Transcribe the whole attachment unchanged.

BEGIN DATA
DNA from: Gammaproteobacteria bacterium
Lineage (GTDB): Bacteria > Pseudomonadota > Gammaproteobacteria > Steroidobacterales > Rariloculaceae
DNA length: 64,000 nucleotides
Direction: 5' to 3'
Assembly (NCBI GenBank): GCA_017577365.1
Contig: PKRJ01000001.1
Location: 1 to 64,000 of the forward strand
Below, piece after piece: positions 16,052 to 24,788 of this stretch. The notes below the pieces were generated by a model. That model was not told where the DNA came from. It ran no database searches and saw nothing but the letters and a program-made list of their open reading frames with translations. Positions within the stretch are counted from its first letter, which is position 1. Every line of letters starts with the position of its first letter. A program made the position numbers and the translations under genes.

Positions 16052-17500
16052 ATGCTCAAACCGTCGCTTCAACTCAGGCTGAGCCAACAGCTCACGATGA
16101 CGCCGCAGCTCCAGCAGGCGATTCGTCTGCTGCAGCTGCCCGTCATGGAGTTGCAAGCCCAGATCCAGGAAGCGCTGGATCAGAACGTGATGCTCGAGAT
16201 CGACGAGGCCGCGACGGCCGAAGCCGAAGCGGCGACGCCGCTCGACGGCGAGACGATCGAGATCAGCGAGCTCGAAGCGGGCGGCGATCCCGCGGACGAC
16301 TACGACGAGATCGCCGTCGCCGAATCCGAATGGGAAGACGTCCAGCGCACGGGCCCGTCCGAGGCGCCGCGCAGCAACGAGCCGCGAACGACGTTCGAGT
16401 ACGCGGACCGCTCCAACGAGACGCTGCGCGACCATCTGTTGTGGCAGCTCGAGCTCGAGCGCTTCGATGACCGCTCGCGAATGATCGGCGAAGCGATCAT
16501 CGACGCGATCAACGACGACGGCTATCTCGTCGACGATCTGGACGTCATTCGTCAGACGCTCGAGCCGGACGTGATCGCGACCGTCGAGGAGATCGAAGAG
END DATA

DNA from: Gammaproteobacteria bacterium
Lineage (GTDB): Bacteria > Pseudomonadota > Gammaproteobacteria > Steroidobacterales > Rariloculaceae
DNA length: 64,000 nucleotides
Direction: 5' to 3'
Assembly (NCBI GenBank): GCA_017577365.1
Contig: PKRJ01000001.1
Location: 1 to 64,000 of the forward strand
Below, piece after piece: positions 16,052 to 24,788 of this stretch. The notes below the pieces were generated by a model. That model was not told where the DNA came from. It ran no database searches and saw nothing but the letters and a program-made list of their open reading frames with translations. Positions within the stretch are counted from its first letter, which is position 1. Every line of letters starts with the position of its first letter. A program made the position numbers and the translations under genes.

Positions 16052-17500
16052 ATGCTCAAACCGTCGCTTCAACTCAGGCTGAGCCAACAGCTCACGATGA
16101 CGCCGCAGCTCCAGCAGGCGATTCGTCTGCTGCAGCTGCCCGTCATGGAGTTGCAAGCCCAGATCCAGGAAGCGCTGGATCAGAACGTGATGCTCGAGAT
16201 CGACGAGGCCGCGACGGCCGAAGCCGAAGCGGCGACGCCGCTCGACGGCGAGACGATCGAGATCAGCGAGCTCGAAGCGGGCGGCGATCCCGCGGACGAC
16301 TACGACGAGATCGCCGTCGCCGAATCCGAATGGGAAGACGTCCAGCGCACGGGCCCGTCCGAGGCGCCGCGCAGCAACGAGCCGCGAACGACGTTCGAGT
16401 ACGCGGACCGCTCCAACGAGACGCTGCGCGACCATCTGTTGTGGCAGCTCGAGCTCGAGCGCTTCGATGACCGCTCGCGAATGATCGGCGAAGCGATCAT
16501 CGACGCGATCAACGACGACGGCTATCTCGTCGACGATCTGGACGTCATTCGTCAGACGCTCGAGCCGGACGTGATCGCGACCGTCGAGGAGATCGAAGAG